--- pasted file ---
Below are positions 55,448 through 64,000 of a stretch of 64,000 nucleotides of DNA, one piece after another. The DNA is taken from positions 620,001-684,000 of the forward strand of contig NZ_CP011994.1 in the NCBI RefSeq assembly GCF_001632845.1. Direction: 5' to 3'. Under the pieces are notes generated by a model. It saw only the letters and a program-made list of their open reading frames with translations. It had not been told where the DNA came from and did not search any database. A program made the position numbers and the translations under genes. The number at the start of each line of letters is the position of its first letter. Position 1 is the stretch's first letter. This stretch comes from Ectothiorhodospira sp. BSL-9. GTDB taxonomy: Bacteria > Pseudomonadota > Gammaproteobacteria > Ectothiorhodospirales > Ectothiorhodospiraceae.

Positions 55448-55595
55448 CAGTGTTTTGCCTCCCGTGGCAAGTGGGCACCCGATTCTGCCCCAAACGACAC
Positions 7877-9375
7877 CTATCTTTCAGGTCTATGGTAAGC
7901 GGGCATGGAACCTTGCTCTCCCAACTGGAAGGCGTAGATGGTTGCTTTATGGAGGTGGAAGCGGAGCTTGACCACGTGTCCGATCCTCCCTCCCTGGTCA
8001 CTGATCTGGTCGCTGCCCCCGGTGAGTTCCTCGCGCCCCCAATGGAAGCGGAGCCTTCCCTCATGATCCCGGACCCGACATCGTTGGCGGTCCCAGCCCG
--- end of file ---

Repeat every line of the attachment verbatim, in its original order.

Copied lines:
Below are positions 55,448 through 64,000 of a stretch of 64,000 nucleotides of DNA, one piece after another. The DNA is taken from positions 620,001-684,000 of the forward strand of contig NZ_CP011994.1 in the NCBI RefSeq assembly GCF_001632845.1. Direction: 5' to 3'. Under the pieces are notes generated by a model. It saw only the letters and a program-made list of their open reading frames with translations. It had not been told where the DNA came from and did not search any database. A program made the position numbers and the translations under genes. The number at the start of each line of letters is the position of its first letter. Position 1 is the stretch's first letter. This stretch comes from Ectothiorhodospira sp. BSL-9. GTDB taxonomy: Bacteria > Pseudomonadota > Gammaproteobacteria > Ectothiorhodospirales > Ectothiorhodospiraceae.

Positions 55448-55595
55448 CAGTGTTTTGCCTCCCGTGGCAAGTGGGCACCCGATTCTGCCCCAAACGACAC
Positions 7877-9375
7877 CTATCTTTCAGGTCTATGGTAAGC
7901 GGGCATGGAACCTTGCTCTCCCAACTGGAAGGCGTAGATGGTTGCTTTATGGAGGTGGAAGCGGAGCTTGACCACGTGTCCGATCCTCCCTCCCTGGTCA
8001 CTGATCTGGTCGCTGCCCCCGGTGAGTTCCTCGCGCCCCCAATGGAAGCGGAGCCTTCCCTCATGATCCCGGACCCGACATCGTTGGCGGTCCCAGCCCG